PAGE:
Monday, July 18, 2016

Victim complains about light sentence for prison rapist

Posted By on Mon, Jul 18, 2016 at 1:21 PM

click to enlarge LIGHT SENTENCE: Former prison chaplain Kenneth Dewitt may serve only a year for raping three inmates. There's been no public outcry.
  • LIGHT SENTENCE: Former prison chaplain Kenneth Dewitt may serve only a year for raping three inmates. There's been no public outcry.
When Kenneth Dewitt, a former prison chaplain, pleaded guilty to three charges of raping inmates at the Women's Unit at Newport, the prosecutor defended a five-year plea bargained sentence (which likely will mean as little as a year of time served) by saying Dewitt had admitted guilt and was "willing to accept" prison time.

Some thought the sentence seemed lenient for a prison employee who used his position to force inmates to provide sex on his demand. Add one of the victims to that list.

Huffington Post brings the story of Leticia Villareal, 42, an undocumented immigrant who said she was raped by Dewitt while serving a 40-year drug sentence. His faith-based program, it appears, provided a good way  to groom women for sexual predation.

According to conversations with former PAL participants, Dewitt would give daily lectures on topics such as personal responsibility, curing impure thoughts and the importance of submitting to authority ― both within a family structure, meaning a wife should submit to her husband, and inside the prison where they were all stuck.

Villarreal grew hopeful about life, even though she faced a 40-year sentence for the manufacture, delivery and possession of a controlled substance.

“I began to apply myself to study,” she said. “I knew I needed to change, I just didn’t know how.”

After Villarreal had been in the program a few years, Dewitt invited her to receive individual training, and requested she report to his office at 6 a.m. one Monday. She was excited to be singled out, she said, and eager for advanced instruction.

When she arrived, Villarreal told The Huffington Post, Dewitt said he knew exactly what she needed: to be touched. Intimately. For a few minutes each morning, the guards in the hallway outside Dewitt’s office left to perform an inmate count. The chaplain chose that moment to fondle her breasts and buttocks, she said.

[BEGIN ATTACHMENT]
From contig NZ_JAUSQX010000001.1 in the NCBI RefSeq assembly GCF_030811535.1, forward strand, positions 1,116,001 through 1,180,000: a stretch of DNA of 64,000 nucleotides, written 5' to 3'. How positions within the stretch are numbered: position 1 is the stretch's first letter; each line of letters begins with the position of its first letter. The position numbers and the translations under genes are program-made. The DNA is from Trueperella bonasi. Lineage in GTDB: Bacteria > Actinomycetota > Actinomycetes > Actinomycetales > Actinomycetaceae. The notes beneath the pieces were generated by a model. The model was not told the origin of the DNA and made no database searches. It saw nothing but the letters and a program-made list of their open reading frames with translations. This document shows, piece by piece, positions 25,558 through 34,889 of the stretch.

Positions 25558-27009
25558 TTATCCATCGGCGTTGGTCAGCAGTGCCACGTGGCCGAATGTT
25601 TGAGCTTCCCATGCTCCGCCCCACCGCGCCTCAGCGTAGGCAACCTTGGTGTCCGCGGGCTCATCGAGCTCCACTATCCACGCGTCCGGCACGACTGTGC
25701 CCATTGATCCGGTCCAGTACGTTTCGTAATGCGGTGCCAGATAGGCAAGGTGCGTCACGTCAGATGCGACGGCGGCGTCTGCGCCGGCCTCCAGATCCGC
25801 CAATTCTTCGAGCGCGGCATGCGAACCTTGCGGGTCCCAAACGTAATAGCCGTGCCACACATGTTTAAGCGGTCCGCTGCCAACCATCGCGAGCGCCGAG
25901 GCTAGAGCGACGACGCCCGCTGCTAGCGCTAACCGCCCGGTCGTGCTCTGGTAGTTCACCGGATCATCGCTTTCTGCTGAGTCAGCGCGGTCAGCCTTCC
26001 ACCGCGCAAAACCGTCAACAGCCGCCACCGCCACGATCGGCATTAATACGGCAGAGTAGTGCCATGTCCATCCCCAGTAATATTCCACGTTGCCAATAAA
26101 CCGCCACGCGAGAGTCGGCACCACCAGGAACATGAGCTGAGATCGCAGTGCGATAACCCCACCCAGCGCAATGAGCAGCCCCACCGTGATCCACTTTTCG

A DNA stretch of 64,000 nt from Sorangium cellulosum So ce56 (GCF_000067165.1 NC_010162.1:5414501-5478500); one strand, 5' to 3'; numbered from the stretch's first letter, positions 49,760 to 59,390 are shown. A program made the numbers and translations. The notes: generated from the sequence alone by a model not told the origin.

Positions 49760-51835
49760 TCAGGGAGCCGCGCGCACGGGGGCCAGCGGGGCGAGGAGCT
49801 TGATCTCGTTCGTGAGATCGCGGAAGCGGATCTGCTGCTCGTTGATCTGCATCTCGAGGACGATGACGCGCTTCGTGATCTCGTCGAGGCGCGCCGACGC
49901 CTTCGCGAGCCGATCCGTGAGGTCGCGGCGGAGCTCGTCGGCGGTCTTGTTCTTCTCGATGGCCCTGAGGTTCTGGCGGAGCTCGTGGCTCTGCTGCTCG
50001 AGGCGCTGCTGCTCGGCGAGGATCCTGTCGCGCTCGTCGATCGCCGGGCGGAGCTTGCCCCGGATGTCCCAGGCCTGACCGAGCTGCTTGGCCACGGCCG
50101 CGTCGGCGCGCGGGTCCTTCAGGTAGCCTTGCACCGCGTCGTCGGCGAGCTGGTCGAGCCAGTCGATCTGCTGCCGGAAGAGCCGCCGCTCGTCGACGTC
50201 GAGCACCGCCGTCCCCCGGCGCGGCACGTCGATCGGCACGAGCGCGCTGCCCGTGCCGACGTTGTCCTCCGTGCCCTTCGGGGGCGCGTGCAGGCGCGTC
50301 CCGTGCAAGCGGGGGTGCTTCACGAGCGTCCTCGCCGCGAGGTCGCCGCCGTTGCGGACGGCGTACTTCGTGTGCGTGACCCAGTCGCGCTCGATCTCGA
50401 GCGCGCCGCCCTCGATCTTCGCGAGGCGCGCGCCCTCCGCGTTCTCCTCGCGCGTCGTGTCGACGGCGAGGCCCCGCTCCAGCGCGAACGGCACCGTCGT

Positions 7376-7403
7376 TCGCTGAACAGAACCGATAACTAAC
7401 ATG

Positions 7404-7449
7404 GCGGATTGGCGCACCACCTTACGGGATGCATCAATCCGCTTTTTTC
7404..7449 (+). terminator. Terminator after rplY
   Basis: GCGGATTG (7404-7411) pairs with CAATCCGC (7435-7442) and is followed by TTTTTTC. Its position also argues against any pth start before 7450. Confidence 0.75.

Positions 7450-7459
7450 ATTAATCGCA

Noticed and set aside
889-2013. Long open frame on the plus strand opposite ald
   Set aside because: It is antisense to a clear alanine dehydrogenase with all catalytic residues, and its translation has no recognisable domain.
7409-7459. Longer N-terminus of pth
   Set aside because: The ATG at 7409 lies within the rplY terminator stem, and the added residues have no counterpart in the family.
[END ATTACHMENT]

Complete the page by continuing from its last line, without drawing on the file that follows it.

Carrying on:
That morning was just the beginning of her nightmare.

Villarreal said Dewitt would call her to his office every Monday and sexually victimize her, forcing her into oral sex and intercourse. And she wasn’t the only one: Two other women in the PAL program also told state police Dewitt had subjected them to weekly sexual abuses. One woman reported that the assaults went on undetected for three and a half years. For Villarreal, they continued for about a year and a half, she said.
Unlike the national attention give to campus sexual assaults, no outcry has emerged for Dewitt's victims. Two of the three victims remain in prison. Villareal was released in 2015 and deported to Mexico. The victims have been afforded no publicized victim impact statement about assault by an authority figure. The public may have less sympathy for incarcerated women, the story notes, though evidence mounts of growing sexual assault of women in prison.

Villareal said she spoke out because she wanted to touch people's lives. She'd have never told her story had Dewitt not lost his job for having sex with another chaplain.

Villarreal said she considers Dewitt’s sentence to be a slap on the wrist, but that she’s glad the ordeal is over.

“I think he should do more time, but again, I don’t have a voice because I’m not over there,” she said. “Or maybe I don’t have a voice because I’m not legal. That’s how they treat people like me.”
The Correction Department says it has taken a variety of steps to improve safety for inmates.

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